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tions, as also gradual and deliberate Openings, with ma'ný voluntary Fallings alunder in the fan it felf, that are • seldom learned under a Month's Practice. This part of ! the Exercise pleases the Spectators more than any other, • as it discovers on a sudden an infinite Number of Cupids, Garlands, Altars, Birds, Beasts, Rainbows, and the like agreeable Figures, that display themselves to
every one in the Regiment holds a Picture in her Hand. • UPON my giving the Word to discharge their Fans, they give one general Crack that may be heard at a con
fiderable Distance when the Wind fits fair. This is one • of the most difficult Parts of the Exercise ; but I have ! several Ladies with 'me, who at their first Entrance could ! not give a Pop loud enough to be heard at the further ! End of a Room, who can now discharge a Fan in such la Manner, that it shall make a Report like a Pocker• Piftol.' I have likewise taken Care (in order to hinder ? young Women from letting off their Fans in wrong
Places or unsuitable Occasions) to shew upon whar Sub! jec the Crack of a Fan 'may come in properly: I have
likewise invented a Fan, with which a Girl of Sixteen, by the Help of a little Wind which is enclosed about one of the largest Sticks, can make as loud a Crack as a Woman of Fifty with an ordinary Fa'n.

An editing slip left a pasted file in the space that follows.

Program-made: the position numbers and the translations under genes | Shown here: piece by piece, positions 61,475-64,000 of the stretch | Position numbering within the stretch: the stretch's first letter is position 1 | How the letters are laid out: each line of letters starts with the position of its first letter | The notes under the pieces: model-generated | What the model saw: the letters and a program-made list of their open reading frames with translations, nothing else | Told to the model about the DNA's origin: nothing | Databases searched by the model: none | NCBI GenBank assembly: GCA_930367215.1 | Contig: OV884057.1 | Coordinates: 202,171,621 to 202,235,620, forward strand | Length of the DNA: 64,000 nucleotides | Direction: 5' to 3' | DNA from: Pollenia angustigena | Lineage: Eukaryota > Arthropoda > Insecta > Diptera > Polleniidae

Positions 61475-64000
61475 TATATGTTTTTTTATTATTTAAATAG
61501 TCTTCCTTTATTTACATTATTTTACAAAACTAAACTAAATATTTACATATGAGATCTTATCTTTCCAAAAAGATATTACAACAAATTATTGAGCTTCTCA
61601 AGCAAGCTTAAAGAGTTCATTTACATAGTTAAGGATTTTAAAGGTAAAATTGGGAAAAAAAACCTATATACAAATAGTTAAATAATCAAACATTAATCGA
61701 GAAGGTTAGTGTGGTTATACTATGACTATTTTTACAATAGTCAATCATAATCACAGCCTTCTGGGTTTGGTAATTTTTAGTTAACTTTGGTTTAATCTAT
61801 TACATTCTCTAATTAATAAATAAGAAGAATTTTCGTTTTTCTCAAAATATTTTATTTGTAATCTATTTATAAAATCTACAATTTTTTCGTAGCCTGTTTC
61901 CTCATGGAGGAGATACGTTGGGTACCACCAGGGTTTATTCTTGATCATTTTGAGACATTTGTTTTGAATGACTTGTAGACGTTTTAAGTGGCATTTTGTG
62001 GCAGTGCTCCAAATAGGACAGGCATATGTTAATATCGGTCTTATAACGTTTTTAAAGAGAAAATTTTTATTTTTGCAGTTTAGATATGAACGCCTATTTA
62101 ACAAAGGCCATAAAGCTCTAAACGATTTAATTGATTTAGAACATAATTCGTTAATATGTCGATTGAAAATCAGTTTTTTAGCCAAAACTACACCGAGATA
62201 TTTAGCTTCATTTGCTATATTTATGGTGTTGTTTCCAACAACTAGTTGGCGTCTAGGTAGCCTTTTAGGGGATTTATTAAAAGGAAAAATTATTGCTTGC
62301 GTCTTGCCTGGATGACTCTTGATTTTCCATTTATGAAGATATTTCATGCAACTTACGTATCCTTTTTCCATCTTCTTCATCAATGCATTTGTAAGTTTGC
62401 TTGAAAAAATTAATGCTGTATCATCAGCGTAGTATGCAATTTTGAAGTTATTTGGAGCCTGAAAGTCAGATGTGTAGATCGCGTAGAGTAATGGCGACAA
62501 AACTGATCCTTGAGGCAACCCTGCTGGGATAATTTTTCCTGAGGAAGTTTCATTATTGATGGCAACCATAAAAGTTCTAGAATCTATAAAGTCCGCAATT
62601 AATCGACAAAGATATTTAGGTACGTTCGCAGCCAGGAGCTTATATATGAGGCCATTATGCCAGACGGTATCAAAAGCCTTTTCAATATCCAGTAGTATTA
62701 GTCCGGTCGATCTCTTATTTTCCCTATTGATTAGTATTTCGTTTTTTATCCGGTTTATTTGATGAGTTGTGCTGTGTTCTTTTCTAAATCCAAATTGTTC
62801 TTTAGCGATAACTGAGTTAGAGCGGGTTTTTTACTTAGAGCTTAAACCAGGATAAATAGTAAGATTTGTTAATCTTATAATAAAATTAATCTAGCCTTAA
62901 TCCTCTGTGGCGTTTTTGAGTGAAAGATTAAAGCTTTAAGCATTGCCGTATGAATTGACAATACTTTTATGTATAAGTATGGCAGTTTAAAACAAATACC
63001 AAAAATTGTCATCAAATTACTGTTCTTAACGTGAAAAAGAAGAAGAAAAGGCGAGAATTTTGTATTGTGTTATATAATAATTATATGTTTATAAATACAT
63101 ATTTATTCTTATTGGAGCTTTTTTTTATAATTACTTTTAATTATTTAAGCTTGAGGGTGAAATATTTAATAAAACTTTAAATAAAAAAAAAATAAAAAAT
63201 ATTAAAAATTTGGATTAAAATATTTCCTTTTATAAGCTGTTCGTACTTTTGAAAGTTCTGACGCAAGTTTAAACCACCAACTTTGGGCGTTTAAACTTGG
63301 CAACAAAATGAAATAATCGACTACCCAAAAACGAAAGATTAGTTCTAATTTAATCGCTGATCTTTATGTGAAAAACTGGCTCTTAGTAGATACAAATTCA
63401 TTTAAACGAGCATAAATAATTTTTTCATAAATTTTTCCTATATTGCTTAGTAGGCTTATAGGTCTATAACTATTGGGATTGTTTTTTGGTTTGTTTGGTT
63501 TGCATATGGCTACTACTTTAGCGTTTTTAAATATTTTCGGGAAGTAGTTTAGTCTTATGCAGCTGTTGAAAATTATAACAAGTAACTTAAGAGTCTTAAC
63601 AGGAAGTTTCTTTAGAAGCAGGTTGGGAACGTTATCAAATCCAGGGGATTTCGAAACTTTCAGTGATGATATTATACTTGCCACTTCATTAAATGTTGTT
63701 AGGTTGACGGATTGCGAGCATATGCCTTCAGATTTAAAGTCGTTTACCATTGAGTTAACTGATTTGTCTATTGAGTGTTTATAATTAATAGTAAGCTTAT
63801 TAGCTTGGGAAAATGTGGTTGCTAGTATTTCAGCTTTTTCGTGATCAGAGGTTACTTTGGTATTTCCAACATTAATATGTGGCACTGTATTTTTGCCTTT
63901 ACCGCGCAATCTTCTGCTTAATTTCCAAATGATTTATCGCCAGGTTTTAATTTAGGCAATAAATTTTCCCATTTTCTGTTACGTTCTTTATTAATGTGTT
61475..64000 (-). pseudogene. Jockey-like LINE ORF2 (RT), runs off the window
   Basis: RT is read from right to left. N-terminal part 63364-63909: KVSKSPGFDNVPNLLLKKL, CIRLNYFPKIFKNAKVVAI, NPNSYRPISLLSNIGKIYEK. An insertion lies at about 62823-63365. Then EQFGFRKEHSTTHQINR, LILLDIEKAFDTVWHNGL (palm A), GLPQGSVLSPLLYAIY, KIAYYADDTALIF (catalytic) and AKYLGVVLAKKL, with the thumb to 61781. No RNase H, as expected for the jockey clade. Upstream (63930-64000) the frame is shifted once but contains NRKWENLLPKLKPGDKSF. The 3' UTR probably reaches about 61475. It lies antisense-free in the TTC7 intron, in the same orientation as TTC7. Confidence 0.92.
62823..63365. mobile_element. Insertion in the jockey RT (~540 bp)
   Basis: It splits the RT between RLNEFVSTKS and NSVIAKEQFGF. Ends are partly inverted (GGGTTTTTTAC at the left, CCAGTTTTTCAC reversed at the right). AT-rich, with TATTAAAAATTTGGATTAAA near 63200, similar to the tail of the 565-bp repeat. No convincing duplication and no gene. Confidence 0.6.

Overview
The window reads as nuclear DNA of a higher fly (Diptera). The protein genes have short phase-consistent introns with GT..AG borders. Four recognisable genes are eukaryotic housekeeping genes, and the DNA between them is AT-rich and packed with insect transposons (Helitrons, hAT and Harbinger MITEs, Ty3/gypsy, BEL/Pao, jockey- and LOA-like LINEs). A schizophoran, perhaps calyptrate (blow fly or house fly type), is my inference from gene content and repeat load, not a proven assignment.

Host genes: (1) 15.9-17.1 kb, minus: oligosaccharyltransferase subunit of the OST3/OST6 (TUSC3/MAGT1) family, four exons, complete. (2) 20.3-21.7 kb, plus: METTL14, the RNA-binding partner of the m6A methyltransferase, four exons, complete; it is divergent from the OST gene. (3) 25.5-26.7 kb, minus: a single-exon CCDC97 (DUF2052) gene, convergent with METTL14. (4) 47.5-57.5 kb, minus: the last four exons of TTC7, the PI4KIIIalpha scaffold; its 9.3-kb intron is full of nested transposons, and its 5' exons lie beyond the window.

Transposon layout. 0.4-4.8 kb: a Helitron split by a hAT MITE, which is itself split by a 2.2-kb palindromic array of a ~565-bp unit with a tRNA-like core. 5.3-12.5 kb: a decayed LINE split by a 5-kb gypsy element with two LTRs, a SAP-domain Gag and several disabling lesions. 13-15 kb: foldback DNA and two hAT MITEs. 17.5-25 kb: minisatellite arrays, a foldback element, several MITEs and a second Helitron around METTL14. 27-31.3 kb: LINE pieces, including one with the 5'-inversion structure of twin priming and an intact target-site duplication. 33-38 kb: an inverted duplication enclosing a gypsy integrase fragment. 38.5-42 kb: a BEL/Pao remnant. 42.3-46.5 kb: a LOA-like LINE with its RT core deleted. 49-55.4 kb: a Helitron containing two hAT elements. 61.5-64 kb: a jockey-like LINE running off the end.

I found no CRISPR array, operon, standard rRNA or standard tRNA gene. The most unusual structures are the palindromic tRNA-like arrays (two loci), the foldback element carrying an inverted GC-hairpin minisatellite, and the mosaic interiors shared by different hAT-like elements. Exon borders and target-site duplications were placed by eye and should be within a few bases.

"WHEN the Fans are thus discharged, the Word of ? Command in course is to ground their Fans. This teaches : a Lady to quit her Fan gracefully when the throws it
afide in order to take up a Pack of Cards, adjust a Curl
of Hair, replace a falling 'Pin, or apply her self to any & other Matter of Importance. This part of the Exercija,
as it only consists in tolling a Fan with an Ait upon a • long Table (which stands by for that Purpose) may be learned in two Days Time as well as in a Twelvemont • WHEN my Female Regiment is thus difarmed, I
generally let them walk about the Room for some Time ; .. when 'on a sudden (like Ladies that look upon their
Watches after a long Visit) they all of them hasten to • their Arms, catch them up in a Hurry, and place them• selves in their proper Stations upon my calling out reco
ver your Fans. This part of the Exercise is not difficult, provided a Woman applies her Thoughts to it.
"THE Fluttering of the Fan is the last, and indeed the « Master-piece of the whole Exercise; but if a Lady does
not mis-spend her Time, she may make her self Mistress. c. of it in three Months. Igenerally lay aside the Dog
days and the hot Time of the Summer for the teaching «. this Part of the Exercise, for as soon as ever I pronounce 6. Flutter your Fans, the Place is filled with so many Ze
phyrs and gentle Breezes as are very refreshing in that
Season of the Year, though they might be dangerous to 6. Ladies of a tender Conftitution in any other..
• THERE is an infinite Variety of Motions to be "made use of in the Flutter of a Fan:. There is the an.
gry Flutter, the modeft Flutter, the timorous Flutter, 6. the confused Flutter, the merry Flutter, and the amo6, rous Flutter. Not to be tedious, there is scarce
any « motion in the Mind which does not produce a suitable.
Agitation in the Fan; insomuch, that if I only see the "Fan of a disciplin'd Lady, I know very well whether